Larry has moved into the flat but his slovenly ways and habit of nicking the others' food are not exactly endearing him as a house-mate. Then Mildred comes up with an excellent idea. Clear ... See full summary »

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Episode complete credited cast:
Richard O'Sullivan ...
Paula Wilcox ...
Sally Thomsett ...
Jo
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Brian Murphy ...
Doug Fisher ...
Norman Chappell ...
Mr. Morris
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Larry has moved into the flat but his slovenly ways and habit of nicking the others' food are not exactly endearing him as a house-mate. Then Mildred comes up with an excellent idea. Clear out the attic and let him take it as his room. George was spending too much time up there anyway. Written by don @ minifie-1

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9 October 1974 (UK)  »

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The Larry problem
29 August 2009 | by (Ambrosia) – See all my reviews

The first episode of the third season begins where the second left off. Larry has moved into Robin, Chrissy and Jo's flat, where he makes such a nuisance of himself that everyone cannot wait for him to go. He eats their food, uses their hot water, and behaves in a generally slovenly manner.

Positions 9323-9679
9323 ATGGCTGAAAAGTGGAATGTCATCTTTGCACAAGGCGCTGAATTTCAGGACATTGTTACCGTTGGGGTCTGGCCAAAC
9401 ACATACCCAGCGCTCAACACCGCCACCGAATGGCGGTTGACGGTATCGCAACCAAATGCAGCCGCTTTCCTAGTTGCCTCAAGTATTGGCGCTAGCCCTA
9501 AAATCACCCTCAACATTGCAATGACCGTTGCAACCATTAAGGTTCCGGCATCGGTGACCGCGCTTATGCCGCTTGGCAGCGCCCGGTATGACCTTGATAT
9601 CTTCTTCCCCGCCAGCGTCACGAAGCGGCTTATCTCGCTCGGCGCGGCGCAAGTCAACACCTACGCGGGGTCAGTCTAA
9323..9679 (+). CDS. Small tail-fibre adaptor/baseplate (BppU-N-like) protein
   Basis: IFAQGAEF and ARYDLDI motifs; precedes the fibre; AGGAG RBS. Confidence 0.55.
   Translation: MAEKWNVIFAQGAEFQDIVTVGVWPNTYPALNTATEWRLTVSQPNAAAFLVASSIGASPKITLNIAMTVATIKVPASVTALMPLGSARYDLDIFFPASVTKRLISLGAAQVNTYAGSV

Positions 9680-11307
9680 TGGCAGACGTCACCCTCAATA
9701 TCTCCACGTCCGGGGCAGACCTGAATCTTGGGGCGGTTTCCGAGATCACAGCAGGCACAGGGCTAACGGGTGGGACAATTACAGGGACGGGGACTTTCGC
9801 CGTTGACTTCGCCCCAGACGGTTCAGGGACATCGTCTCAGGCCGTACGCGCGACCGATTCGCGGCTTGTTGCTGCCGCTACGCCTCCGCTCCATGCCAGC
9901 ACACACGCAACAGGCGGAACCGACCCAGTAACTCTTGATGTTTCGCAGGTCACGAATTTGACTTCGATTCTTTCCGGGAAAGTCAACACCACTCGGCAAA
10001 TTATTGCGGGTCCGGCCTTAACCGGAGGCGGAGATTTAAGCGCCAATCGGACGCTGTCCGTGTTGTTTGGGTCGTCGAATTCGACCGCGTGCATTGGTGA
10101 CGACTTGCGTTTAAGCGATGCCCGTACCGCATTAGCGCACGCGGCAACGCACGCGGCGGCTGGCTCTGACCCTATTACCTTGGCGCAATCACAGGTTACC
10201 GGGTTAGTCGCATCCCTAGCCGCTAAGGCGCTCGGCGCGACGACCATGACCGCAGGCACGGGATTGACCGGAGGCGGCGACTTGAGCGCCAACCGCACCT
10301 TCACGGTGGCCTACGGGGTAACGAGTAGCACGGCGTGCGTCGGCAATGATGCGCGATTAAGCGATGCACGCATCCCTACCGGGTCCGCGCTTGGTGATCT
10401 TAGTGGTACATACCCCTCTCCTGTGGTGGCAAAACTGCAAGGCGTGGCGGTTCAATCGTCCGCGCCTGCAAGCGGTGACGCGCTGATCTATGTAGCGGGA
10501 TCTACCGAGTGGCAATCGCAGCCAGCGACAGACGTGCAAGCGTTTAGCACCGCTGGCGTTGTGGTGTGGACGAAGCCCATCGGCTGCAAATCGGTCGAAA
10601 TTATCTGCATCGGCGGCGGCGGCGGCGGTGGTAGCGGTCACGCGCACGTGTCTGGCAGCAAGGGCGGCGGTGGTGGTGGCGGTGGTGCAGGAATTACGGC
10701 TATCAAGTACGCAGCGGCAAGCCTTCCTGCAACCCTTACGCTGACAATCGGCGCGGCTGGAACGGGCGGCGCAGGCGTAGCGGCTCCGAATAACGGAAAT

When Mrs.Roper tells Chrissy that her husband spends too much time in the attic ( mainly to get away from his nagging wife ), an idea occurs to her. Clean it up and put Larry there.

The room is filthy and full of rubbish. Larry is not particularly keen to move in, but eventually agrees to take it. Clearing it out, Robin and the girls discover what appears to be old love letters written by Mr.Roper to his future wife...

A new set of titles was used. The show now opened with Robin, Chrissy and Jo in a vintage car ( borrowed one presumes ) heading for London Zoo.

The arrival of Doug Fisher's Cockney wide-boy 'Larry' signalled, for me at any rate, the elevation of this sitcom from merely good to great. He was like 'Oz' from 'Auf Wiedershen Pet' inasmuch as he too could not see how truly appalling he was. Birds, booze and fags were his three main hobbies. It was good to see Robin able to talk to someone other than the girls and the Ropers. The title really should have been changed to 'Men About The House', but it would always remain singular.

Just what does George get up to in the attic? The beer and dirty magazines might provide a clue. When caught unexpectedly, he explains he is "polishing!". Never heard it called that before...

In one of the best scenes, Roper invites antiques dealer Mr.Morris ( the excellent Norman Chappell ) to the attic. Holding up a stack of 'Dandy' and 'Beano' comics, George says: "These could be valuable!". "Pre-war?", enquires Mr.Morris. "Actually, no. They're last year's!".

Funniest moment - that naughty gag in the closing credits ( you can see it above the producer's name ). How on Earth did they get away with it?


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